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Treatment for a dislocated wrist requires immediate first aid measures followed by various care options depending on whether or not surgery is needed. It is important to ensure the patient does not go into shock when an accident causes wrist pain. The wrist should be immobilized as soon as possible. Some dislocated wrists can be manipulated back into place, while others need surgery to align the bones properly. Medication is often prescribed to address pain or discomfort.
Manipulation of a dislocated wrist should be done as soon as possible, preferably within six hours. A doctor will attempt to get the bones back into place without surgery. The patient should be kept calm and ice applied to reduce swelling until medical care is available. Elevation of the injured area is also recommended. If the injured wrist cannot be corrected with manipulation, surgery will be required.
Once the wrist has been realigned, it should be soaked in ice water three or four times daily. After 24 hours have passed, heat may be applied if it reduces pain more effectively than ice. An elasticized bandage keeps the wrist in place in between ice or heat applications. Gentle massage can be added to reduce swelling, and light exercise of the surrounding muscles in the hand and arm may promote quicker recovery.
Rehabilitation might be necessary after the wrist has healed. It is important to keep the muscles and ligaments strong through movement. A physical therapist can help a patient regain full motion in the wrist joint.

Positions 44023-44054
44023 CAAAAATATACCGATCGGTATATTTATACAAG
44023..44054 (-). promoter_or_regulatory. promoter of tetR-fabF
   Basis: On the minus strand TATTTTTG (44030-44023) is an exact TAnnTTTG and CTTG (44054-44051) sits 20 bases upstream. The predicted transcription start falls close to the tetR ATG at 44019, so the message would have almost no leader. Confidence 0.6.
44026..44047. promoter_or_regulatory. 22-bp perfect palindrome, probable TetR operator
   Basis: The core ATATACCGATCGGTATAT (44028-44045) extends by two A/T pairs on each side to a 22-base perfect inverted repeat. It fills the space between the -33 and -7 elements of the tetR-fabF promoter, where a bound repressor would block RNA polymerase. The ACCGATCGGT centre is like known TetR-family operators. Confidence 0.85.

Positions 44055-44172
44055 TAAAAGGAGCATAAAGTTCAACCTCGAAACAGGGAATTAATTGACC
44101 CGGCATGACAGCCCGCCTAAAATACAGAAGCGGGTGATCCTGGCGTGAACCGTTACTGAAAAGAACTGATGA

Sports injuries are a common cause of dislocated wrists. The wrist bones can become misaligned from a fall onto an outstretched hand, especially if the full weight of the body lands on the hand. Football and rugby players risk this type of injury because they are tackled or fall while running, causing a greater impact on the wrist. A dislocated wrist is also seen in gymnastic enthusiasts, but not as often as in people who participate in contact sports.
Pain is usually the first symptom of a dislocated wrist. There may or may not be visible deformity of the bone. The hand could become numb and weak, and the pain will usually increase when the hand is touched. If numbness, swelling, vomiting, or signs of infection occur after treatment, a doctor should be consulted. Drugs used for pain or inflammation might also cause side effects.